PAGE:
When the time is right, give her the lowdown on Spider-Man – why Part 2 is a pitch perfect rendition of Doc Ock, but try not to go into  the parts with the Clone Saga. Or tell her of the Batman mythos, while side-stepping the Bat-Mite. Try not to continue talking about the trivia of comicbookdom, instead, read a book together. Aloud. You will laugh together, a shared memory will be formed… one that far surpasses discovering a Marvel or DC multiverse. Remember, a girl who is a geek does not treasure clichéd traditions such as “dinner-and-movie” nights.

It is a challenge to date a girl who is a geek. Continue reading

the twitter effect

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Barely three posts in the last month. Mandatory Twitter-joining post has happened in the meanwhile.

218 tweets in 10 days have happened since. Nothing on this blog. Even now, I’m struggling with what to write right now.

Worth thinking about when I’m about to renew my hosting plan.

p.s. I’ve “paused” my twitter account.

twit twit tweeet

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I’ve jumped in headfirst. Tweeting. Left, right and center. Yessirree Bob. Yada yada yada. Srsly.

And now to repeat things I’ve heard before (for eons) but which have dawned on me as actually making a lot of sense.

So yes, this post might be a bit dated for some of you.

At first, I assumed that my approach on Twitter would end up similar to my “stalking” approach on Reader (via Twitter RSS). But Twitter demands interaction in a way that few services do. I now see a hundred limitations in Google Buzz — filtering being the biggest one. My Twitter stream is pretty nicely sorted by default, and clients such as JournoTwit make it even easier to organize what I want to see and how I want to see it. Clients are another big advantage — I access Twitter using 3 different methods, none of which require me to have a tab open for Twitter 24/7. Sharing is a different matter, thanks to bookmarklets sharing to any service is insanely simple. One does feel like syncing shares across services.. but I’m not really sure I want to do it. I think people who see my shares will end up being the same on both. For now, I think I will limit myself to sharing using only Reader while RTing with Twitter. Explicit sharing of the same content on both will be avoided. And finally, the length. Buzz/Reader posts are long, demand a certain amount of attention while reading. Little wonder about the number of unread RSS items in my Reader. By virtue of being insanely short, tweets can be zipped through. I used to wonder how people kept up with more than 50 people on Twitter. Its actually insanely easy.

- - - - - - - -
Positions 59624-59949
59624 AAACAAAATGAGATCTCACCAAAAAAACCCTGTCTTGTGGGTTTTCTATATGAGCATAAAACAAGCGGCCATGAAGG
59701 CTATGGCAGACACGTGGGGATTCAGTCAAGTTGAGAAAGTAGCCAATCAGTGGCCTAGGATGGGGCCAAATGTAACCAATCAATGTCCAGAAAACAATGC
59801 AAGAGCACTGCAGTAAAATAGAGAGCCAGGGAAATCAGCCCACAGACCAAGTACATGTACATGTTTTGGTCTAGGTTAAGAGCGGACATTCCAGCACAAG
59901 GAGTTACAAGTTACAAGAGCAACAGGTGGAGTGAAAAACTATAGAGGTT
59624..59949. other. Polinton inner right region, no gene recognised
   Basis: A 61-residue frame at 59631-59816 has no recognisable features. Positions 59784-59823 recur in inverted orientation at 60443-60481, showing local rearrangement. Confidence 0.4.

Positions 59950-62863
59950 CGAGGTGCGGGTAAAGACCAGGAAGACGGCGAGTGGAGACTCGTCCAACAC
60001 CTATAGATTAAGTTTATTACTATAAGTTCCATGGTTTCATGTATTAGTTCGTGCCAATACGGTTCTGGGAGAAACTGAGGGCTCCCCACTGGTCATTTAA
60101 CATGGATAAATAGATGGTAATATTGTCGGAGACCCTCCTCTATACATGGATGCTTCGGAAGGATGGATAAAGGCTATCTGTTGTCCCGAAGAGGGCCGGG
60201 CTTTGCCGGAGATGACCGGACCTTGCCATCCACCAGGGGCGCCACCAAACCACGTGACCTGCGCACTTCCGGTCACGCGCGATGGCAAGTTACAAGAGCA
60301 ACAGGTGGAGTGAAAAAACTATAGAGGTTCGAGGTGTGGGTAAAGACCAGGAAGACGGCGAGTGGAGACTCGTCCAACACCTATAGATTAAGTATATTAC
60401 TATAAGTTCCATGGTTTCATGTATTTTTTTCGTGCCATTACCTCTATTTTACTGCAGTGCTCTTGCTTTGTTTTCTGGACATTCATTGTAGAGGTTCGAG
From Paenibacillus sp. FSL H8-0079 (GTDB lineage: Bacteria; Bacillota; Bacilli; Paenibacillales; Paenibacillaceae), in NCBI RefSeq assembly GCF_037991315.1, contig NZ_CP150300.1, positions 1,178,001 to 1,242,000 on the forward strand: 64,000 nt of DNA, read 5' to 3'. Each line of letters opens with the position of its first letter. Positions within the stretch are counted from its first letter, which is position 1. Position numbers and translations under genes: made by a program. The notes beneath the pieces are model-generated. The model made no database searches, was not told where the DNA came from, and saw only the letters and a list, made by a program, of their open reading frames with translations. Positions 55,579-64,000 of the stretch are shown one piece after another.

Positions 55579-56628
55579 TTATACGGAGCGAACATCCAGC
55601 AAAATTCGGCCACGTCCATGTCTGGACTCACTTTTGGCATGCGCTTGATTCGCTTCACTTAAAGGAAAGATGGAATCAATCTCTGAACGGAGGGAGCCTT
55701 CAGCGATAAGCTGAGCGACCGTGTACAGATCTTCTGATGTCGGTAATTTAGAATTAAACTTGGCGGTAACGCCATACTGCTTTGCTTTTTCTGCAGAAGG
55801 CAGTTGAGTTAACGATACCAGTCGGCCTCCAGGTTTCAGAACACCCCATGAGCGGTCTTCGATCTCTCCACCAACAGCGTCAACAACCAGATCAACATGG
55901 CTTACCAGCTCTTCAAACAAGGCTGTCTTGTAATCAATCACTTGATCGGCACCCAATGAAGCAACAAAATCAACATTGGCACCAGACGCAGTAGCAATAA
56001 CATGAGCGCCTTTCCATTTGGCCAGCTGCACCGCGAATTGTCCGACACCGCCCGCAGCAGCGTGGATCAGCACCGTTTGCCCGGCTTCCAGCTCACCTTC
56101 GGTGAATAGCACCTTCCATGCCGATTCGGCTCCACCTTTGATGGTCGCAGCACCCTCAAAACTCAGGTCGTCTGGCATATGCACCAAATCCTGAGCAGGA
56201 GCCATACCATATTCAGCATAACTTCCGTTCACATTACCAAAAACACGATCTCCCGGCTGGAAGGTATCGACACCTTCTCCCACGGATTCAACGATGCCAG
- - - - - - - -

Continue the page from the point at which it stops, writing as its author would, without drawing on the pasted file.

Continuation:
What do I have to say that has not been said before, though?

Probably not that much, really. Continue reading

notes: tech this, tech that

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For a change, I decided to jot down the thoughts that were coming to me while I waded through month-old Reader items. Warning: It gets pretty long.

[Yes, I actually have a set of Reader items that I ensure I catch up with daily, and another set that I’m sure I will always be behind the curve on reading. What’s the point? Its the only way that I can ensure that I’m somewhat current with what goes on in the world.]

Some background: the launch of Buzz meant I went about adding a bunch of people on Reader/Buzz that I wouldn’t have known of otherwise. Louis Gray, Tyler Romeo, Jesse Stay and a whole host of other active “technologists” came to my attention as a result of Buzz. Given my aforementioned division of current and ancient news, clearly, I’m always going to be behind the curve on the most happening stuff in the internet-verse — even given how I’ve tried to balance out the “breaking news” feeds and the “info” feeds.

Over the last couple of days I realized that as long as I stay somewhat current with my “friends” shared items… I’m just fine for the latest and greatest in the tech-verse. Twitter’s Chirp conference notes – check. iPad notes – check. Latest Gmail features – check. Expectations for iPhone4, FB F8, Google i/o – check. Of course, when I say “friends” I mean the aforementioned list of people… all of whom are probably wonderful but barely know I exist. In fact most of them probably don’t know I exist at all. But their connection on this Google network is probably the best thing ever. I don’t miss out, and I get to stick to my own reading trends. This use of social networking really appeals to me — really defines what I would like from it.